Mixed lead carboxylates relevant to soap formation in oil and tempera paintings: the study of the crystal structure by complementary XRPD and ssNMR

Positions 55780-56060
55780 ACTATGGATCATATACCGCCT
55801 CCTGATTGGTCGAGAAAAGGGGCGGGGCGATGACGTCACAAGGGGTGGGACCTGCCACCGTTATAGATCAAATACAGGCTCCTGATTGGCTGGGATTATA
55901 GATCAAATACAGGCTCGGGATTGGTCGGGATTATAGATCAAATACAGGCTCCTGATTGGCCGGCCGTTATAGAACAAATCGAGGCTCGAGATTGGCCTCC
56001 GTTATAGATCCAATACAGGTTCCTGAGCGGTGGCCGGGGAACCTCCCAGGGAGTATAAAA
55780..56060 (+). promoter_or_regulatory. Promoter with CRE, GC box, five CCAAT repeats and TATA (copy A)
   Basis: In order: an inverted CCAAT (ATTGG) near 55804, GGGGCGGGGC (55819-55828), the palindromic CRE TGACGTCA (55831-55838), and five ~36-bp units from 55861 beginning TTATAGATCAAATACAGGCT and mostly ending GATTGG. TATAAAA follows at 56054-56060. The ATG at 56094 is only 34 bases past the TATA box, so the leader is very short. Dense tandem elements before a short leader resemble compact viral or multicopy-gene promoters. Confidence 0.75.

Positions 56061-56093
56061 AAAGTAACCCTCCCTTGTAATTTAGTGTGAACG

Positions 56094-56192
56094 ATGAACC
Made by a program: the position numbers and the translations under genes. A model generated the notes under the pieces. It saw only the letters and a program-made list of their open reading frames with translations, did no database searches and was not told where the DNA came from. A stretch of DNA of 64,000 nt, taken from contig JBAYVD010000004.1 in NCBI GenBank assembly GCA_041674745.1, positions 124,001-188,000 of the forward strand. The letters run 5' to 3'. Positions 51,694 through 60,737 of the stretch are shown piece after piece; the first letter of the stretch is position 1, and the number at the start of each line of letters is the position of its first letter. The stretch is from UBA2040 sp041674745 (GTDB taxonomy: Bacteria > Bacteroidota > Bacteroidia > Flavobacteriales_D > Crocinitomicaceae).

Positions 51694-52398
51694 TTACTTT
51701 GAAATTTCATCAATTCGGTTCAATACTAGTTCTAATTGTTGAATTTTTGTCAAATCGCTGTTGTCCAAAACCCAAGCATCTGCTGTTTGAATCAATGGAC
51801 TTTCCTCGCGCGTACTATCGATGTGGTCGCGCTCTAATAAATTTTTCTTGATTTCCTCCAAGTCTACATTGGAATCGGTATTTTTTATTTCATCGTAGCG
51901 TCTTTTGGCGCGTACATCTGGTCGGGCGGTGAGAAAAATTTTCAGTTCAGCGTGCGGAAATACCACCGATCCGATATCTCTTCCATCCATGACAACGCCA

Long-chain lead carboxylates, on the one hand, represent compounds for versatile industrial applications in high-tech industries, while on the other hand, they are predominant constituents of secondary products of saponification of paint layers in works of art. Affecting significantly the appearance and stability of painted works of art, saponification is one of the most serious problems of preservation of cultural heritage objects. Despite their versatility as well as hazardousness, there is a paucity of single-crystal X-ray structures of long-chain carboxylates, due to difficulties in preparing single crystals of sufficient quality. We studied the crystal structure of polycrystalline mixed lead carboxylates of the formula Pb(C16)2−x(C18)x (x = 0; 0.25; 0.5; 0.75; 1; 1.5; 2), where C16 and C18 stand for hexadecanoate (palmitate) and octadecanoate (stearate) anions, respectively, by complementary X-ray powder diffraction (XRPD) and 13C and 207Pb solid state NMR (ssNMR). Mixed lead carboxylates consisting of hexadecanoate and octadecanoate are relevant to the formation of soaps in egg yolk and/or oil-based binders combined with lead-based pigments, which belong to the most common pigments in history. Combining an advanced XRPD analysis with a comparative analysis of ssNMR parameters, we described the structural model of mixed lead carboxylates. We revealed that both hexadecanoate (C16) and octadecanoate (C18) chains are present in one crystal structure, creating the statistical disorder at the ethyl end of the chains. Based on the 207Pb ssNMR spectra, we revealed two distinct local environments of lead atoms, corresponding to the symmetrically (i.e., (C16)–Pb–(C16) and/or (C18)–Pb–(C18) and asymmetrically (i.e., (C16)–Pb–(C18)) substituted lead carboxylates, and we confirmed the formation of a holo-directed structure for both the structural motifs. The structural models were applied to identify the neo-formed crystalline lead soap in a model experiment simulating the simplified historic paint consisting of the pigment lead tin yellow type I and emulsion binder prepared from egg yolk and linseed oil. We identified the secondary product as a mixed lead carboxylate of the composition Pb(C16)(C18).